Social Norms

Within an organization, where we are working with other people, things can get twisted.  Some exhibit bad behavior and believe it's somehow forgivable because we're all getting paid.  Well, I don't think that's acceptable.  It's very interesting to see the same people behave differently, when not in the office environment.  Why is it some people forget basic manners or common courtesy, when in an office environment?

Case in point, I hold the door open for people, regardless if I know them or not.  I see this as socially expected behavior.  Socially, I expect a thank you.  To say I expect it is a slight embellishment.  Outside of the office, I still expect a thank you.  Unfortunately, at the office, I've started to accept not getting any reciprocation.  There are a few people in my building that I don't personally know but I still hold the door for them.  They won't make eye contact with me and they won't say thank you.  When the situation is reversed, these same people do not hold the door for anyone.  But, I refuse to accept their behavior.

We all need to strive to understand and empathize with others. People need to be accepted and recognized for their special and unique qualities.  Assume the good intentions of your coworkers and don't reject them as people, even while refusing to accept their behavior or performance.

Drawing:  Pictofigo

HT: Business Dictionary

Busy Week Ahead

If you don't hear from me for a few days, here's why.  Tonight I'm headed to the Agile Project Leadership Network (APLN) Washington DC Area Chapter event. The topic? Using Scrum to avoid bad CMMI Implementations (Presented by Jeff Sutherland). Yes, that's right! Jeff "creator of Scrum and signer of the Agile Manifesto" Sutherland. I don't sound too excited, do I? I'm looking forward to seeing a lot of people from the Agile community there. Tomorrow, I fly out to Salt Lake City to make an appearance at the Work Management Summit.  Follow it on Twitter with hashtag (#workout11) I don't know exactly what is in store for me.  I'm a special speaking guest of AtTask and I will be interviewed by @tykiisel and @RaeLogan in a live video webcast.  My instructions for my appearance: Please wear something that exemplifies your personal brand.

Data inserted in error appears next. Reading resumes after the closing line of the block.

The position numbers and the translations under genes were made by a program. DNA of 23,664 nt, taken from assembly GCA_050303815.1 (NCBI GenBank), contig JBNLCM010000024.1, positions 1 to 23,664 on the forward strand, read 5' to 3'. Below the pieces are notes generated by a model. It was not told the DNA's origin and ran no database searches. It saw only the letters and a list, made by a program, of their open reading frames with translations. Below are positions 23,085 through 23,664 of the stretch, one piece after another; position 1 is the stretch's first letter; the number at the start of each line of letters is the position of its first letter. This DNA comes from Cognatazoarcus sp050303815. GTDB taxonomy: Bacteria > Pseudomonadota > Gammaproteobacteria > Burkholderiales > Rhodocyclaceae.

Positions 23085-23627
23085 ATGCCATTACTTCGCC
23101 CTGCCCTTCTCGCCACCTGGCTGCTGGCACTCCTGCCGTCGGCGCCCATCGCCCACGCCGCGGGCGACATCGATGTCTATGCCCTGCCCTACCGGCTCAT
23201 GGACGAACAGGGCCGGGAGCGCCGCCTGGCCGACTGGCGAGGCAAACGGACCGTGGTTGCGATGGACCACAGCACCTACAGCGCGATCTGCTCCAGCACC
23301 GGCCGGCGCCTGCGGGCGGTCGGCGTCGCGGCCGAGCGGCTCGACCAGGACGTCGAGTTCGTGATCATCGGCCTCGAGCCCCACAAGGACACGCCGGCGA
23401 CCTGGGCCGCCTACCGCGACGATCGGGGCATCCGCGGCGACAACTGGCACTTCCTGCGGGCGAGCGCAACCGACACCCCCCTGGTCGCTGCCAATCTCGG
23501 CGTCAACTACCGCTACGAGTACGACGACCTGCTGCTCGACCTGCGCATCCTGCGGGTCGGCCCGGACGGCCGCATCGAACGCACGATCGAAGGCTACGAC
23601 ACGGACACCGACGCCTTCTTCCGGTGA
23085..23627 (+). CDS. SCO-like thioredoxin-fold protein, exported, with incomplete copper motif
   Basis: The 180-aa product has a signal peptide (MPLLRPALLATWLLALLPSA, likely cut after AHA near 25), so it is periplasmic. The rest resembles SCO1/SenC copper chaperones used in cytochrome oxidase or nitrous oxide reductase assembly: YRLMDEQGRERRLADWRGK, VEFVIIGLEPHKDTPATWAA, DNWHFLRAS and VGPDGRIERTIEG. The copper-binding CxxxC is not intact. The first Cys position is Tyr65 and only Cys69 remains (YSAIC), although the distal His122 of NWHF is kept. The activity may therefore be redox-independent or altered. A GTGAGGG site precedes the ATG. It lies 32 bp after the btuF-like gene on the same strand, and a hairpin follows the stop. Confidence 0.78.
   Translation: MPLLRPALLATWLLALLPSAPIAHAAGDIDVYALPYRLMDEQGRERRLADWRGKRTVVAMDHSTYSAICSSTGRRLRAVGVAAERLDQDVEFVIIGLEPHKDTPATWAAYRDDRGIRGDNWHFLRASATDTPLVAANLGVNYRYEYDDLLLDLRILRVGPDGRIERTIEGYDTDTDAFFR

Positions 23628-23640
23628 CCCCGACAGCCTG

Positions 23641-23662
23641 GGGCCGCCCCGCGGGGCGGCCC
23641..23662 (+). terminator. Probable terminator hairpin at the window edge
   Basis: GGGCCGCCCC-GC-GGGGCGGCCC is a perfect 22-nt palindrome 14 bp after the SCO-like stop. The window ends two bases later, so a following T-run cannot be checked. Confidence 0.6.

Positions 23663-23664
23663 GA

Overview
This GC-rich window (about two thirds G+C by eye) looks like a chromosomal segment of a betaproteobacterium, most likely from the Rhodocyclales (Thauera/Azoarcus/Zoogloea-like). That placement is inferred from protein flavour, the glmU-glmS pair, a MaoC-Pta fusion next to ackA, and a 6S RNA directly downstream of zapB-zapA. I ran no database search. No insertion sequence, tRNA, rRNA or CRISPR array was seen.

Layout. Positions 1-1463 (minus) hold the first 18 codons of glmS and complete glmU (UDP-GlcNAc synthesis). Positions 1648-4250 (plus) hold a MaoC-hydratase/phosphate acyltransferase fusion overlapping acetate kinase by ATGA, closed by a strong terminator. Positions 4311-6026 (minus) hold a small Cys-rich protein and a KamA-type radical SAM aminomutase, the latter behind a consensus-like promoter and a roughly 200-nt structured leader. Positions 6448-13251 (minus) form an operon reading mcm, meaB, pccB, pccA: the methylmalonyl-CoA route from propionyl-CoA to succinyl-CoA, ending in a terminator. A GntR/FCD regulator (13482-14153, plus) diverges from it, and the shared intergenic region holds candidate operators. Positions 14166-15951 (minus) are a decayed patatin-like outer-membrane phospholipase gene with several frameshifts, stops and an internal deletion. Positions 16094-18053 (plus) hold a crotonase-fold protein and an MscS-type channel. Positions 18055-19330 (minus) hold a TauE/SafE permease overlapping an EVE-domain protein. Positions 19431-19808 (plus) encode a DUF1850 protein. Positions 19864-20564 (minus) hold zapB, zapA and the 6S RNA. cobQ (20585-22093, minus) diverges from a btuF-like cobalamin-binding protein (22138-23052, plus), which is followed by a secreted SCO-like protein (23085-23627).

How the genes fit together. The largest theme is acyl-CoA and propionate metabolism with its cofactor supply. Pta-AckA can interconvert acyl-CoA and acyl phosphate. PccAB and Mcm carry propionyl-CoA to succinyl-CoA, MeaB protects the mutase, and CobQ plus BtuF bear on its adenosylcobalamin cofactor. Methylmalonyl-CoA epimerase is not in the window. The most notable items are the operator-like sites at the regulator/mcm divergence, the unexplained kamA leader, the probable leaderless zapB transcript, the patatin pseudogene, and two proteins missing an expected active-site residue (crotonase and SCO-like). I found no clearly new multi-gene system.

I will be the guy with spiky hair, horn-rimmed glasses, Doc Martens, and jeans (yes, I am wearing a collared shirt).  It's a bit of a departure from my normal office attire.  This includes, monogrammed cuff-linked shirts, wingtips, and a tie.  Though I'm much more of the Doc Marten guy, I understand C-Levels and SES don't always get it.

I'll be flying back to Washington DC on Thursday, due to time constraints.  Though I only get to spend 1 full day in Utah, this will be a great experience and I'm looking forward to meeting Ty and Raechel.  I will take plenty of pictures of the Grand America Hotel and try to blog while I'm there.

If you want to meet up for a drink, send me an email or direct message me via Twitter.

Like the image? Find it at pictofigo

APLN DC Event Wrap-up

APLN DCLast night I attended my first APLN (Agile Project Leadership Network) event.  The speaker was none other than David Bland of the Scrumology website.  Some of you may also recognize David from his posts on Agile Zone or from him speaking at Agile 2010.  David did a great job talking about Distributed ScrumMasters.  He was very engaging and there were some really great conversations as a result.  The exchanges were so awesome that the time kind of got away from us all.  Before we knew it, it was time to wrap things up.  It was really great to have a chance to interact with this group of Agile proponents and thought leaders.  I met a few friends I've only known from online and I got to chat with a few people I haven't seen since AgileDC2010. I was told Jeff Sutherland will be speaking next month!  Check the APLN DC website for details.

If you are interested in joining the APLN DC Chapter, there's no cost.  However, if last night's event was an indicator of value, it would be worth paying for.